Bruce Butterworth has been a Senior Research Associate with the Mineta Transportation Institute (MTI) since 2005. He has taken a leading role in creating MTI’s unique database of attacks on Public Surface Transportation, and briefing TSA’s front-line bomb appraisal officers, which has been awarded by DHS. He has authored or co-authored a number of publications. Along with Brian Michael Jenkins, he co-authored nine MTI reports and eleven security perspectives, as well as two opinion pieces, one of them for the Washington Post. He also co-authored a May 2007 study on air cargo security for the Center for American Progress.
Mr. Butterworth had a distinguished government career working at operational, senior policy and congressional levels. For five years he was professional staff member on transportation for the House Government Operations Committee. He then spent 8 years in the Office of the Secretary of transportation, managing international negotiations on air and maritime services, chairing US delegations to UN Committees, and dealing with transportation border inspections and maritime security.
For nearly a decade, Mr. Butterworth was an executive for FAA in aviation security. For 5 years he was Director of Aviation Security Policy, establishing strategic and contingency plans, and federal rules. Then as Director of Aviation Security Operations, he was responsible for foreign airport assessments, federal air marshals, hijacking response, and 900 field agents. He worked hard to improve security and the performance of security measures by US airports here and by US airlines everywhere. He ran the FAA’s aviation command center, successfully managing the resolution of hijackings and security emergencies. He launched a successful program of dangerous goods regulation and cargo security after the 1995 ValuJet crash, oversaw the conversion of the air marshal program to a full-time program with high standards, was a key player in the response to the ValuJet and TWA 800 accidents, and was a frequent media spokesperson. He worked closely with the Congress, the National Security Council staff, the intelligence community, law enforcement agencies, and authorities of other nations.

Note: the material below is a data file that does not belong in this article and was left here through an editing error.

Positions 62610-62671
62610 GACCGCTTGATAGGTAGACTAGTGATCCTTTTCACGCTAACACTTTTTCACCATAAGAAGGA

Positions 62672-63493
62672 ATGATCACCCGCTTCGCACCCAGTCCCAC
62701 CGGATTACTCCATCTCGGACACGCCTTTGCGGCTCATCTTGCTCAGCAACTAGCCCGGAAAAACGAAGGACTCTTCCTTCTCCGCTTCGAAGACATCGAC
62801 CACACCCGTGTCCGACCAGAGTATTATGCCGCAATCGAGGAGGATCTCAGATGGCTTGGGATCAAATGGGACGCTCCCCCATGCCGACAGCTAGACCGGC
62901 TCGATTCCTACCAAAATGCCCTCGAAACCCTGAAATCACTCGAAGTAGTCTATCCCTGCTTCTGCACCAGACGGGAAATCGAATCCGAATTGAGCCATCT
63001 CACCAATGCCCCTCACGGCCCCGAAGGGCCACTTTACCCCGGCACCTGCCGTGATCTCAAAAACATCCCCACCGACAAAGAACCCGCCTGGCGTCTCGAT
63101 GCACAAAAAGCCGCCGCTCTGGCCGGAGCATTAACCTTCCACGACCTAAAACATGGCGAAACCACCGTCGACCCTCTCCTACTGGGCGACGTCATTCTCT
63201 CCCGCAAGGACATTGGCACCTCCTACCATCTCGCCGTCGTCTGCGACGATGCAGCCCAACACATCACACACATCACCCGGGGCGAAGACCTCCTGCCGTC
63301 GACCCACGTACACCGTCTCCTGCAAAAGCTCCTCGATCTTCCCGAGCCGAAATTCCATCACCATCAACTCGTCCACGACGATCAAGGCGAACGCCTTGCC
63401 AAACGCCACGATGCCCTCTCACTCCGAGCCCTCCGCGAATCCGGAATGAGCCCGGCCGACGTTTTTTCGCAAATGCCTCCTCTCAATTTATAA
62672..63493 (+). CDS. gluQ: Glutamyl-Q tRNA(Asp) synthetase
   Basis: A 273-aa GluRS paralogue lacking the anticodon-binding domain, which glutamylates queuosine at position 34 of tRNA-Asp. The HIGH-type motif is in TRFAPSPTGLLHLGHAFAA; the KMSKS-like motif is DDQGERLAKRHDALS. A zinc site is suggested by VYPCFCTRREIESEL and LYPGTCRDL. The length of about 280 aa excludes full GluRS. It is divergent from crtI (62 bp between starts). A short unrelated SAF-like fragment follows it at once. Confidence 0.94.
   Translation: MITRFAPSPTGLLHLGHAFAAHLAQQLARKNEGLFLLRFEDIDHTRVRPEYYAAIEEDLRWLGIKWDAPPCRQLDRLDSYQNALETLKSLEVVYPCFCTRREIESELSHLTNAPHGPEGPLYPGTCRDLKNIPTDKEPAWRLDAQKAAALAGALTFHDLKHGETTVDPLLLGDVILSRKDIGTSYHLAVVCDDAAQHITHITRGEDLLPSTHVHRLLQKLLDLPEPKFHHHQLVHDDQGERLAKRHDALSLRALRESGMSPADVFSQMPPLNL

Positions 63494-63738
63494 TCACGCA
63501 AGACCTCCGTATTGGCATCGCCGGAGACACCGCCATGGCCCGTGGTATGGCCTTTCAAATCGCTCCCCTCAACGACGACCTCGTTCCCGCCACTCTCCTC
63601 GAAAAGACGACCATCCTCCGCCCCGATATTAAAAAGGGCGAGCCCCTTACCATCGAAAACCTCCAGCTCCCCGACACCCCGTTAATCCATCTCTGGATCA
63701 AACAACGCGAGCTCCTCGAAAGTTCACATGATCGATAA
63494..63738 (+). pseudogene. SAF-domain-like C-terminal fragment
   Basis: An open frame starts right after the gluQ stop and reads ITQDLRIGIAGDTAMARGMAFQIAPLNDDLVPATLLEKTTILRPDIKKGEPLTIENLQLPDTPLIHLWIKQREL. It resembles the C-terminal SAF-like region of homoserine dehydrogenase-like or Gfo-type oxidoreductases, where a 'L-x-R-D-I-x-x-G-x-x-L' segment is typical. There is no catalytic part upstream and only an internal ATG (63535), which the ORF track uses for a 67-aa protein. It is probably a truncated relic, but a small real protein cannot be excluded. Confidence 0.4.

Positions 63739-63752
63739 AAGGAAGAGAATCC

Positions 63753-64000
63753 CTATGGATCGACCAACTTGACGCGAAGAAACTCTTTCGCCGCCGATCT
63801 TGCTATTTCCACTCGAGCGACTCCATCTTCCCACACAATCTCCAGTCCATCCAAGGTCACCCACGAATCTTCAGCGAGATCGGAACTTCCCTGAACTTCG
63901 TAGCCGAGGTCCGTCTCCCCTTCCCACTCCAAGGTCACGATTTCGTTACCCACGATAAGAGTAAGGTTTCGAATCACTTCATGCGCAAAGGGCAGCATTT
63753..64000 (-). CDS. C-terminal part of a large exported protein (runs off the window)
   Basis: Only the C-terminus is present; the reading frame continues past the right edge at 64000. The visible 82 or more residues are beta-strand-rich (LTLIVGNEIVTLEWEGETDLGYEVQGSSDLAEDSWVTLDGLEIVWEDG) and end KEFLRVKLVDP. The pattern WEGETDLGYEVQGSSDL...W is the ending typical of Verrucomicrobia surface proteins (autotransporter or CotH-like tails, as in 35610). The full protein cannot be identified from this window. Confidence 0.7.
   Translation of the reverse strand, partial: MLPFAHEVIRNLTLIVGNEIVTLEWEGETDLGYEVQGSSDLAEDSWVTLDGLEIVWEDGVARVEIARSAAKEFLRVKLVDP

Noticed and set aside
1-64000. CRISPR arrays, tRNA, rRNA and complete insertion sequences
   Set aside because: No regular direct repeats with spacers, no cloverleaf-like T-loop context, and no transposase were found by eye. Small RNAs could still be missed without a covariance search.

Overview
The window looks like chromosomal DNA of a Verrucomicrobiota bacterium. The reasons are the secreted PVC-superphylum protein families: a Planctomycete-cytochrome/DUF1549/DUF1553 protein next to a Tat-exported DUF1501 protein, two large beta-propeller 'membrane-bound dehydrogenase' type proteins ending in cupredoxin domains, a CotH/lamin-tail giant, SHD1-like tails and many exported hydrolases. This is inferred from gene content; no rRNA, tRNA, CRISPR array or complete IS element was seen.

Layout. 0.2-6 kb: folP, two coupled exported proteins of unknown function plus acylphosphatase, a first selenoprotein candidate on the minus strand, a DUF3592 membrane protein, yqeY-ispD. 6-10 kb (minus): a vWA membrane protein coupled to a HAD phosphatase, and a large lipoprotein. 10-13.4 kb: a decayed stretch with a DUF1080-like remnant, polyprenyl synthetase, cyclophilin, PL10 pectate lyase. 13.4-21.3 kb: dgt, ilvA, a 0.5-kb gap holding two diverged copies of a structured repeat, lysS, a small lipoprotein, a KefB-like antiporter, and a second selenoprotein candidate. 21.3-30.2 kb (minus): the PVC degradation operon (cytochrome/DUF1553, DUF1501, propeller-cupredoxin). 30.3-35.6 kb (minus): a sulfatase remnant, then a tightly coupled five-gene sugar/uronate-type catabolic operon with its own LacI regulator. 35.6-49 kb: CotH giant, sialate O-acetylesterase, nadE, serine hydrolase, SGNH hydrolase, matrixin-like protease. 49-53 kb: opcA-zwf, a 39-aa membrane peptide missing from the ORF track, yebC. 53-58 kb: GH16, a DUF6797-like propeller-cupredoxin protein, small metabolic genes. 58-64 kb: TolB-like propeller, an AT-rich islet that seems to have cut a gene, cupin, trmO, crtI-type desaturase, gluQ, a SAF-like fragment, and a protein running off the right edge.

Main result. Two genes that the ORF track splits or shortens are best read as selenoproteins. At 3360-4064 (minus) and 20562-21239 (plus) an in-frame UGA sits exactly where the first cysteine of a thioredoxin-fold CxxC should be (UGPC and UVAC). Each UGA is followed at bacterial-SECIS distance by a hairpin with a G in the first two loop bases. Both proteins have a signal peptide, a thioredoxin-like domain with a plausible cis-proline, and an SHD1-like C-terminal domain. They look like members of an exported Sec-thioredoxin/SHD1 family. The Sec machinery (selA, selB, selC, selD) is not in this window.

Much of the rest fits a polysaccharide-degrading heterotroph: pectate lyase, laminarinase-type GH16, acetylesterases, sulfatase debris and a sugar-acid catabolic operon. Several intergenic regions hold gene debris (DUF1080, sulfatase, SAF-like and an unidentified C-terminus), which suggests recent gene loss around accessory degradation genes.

Following his FAA tenure, Mr. Butterworth was an Associate Director at the U.S. Holocaust Memorial Museum responsible for security and building operations, and then a Deputy Director of Engineering at NASA’s Goddard Space Flight Center, handling workforce and budgetary planning for complex robotics space missions and improving workplace safety.
Following his retirement after over 30 years of government service, Mr. Butterworth became a consultant and assisted DHS on information sharing, provided essential aviation expertise to the DHS Domestic Nuclear Detection Office, and was an adjunct professional staff member for the RAND Corporation.
Mr. Butterworth was awarded a Master of Science degree from the London School of Economics in 1974 and a Bachelor of Arts degree from the University of the Pacific in 1972 (Magna cum Laude). He was a California State Scholar and a Rotary Foundation Fellow.
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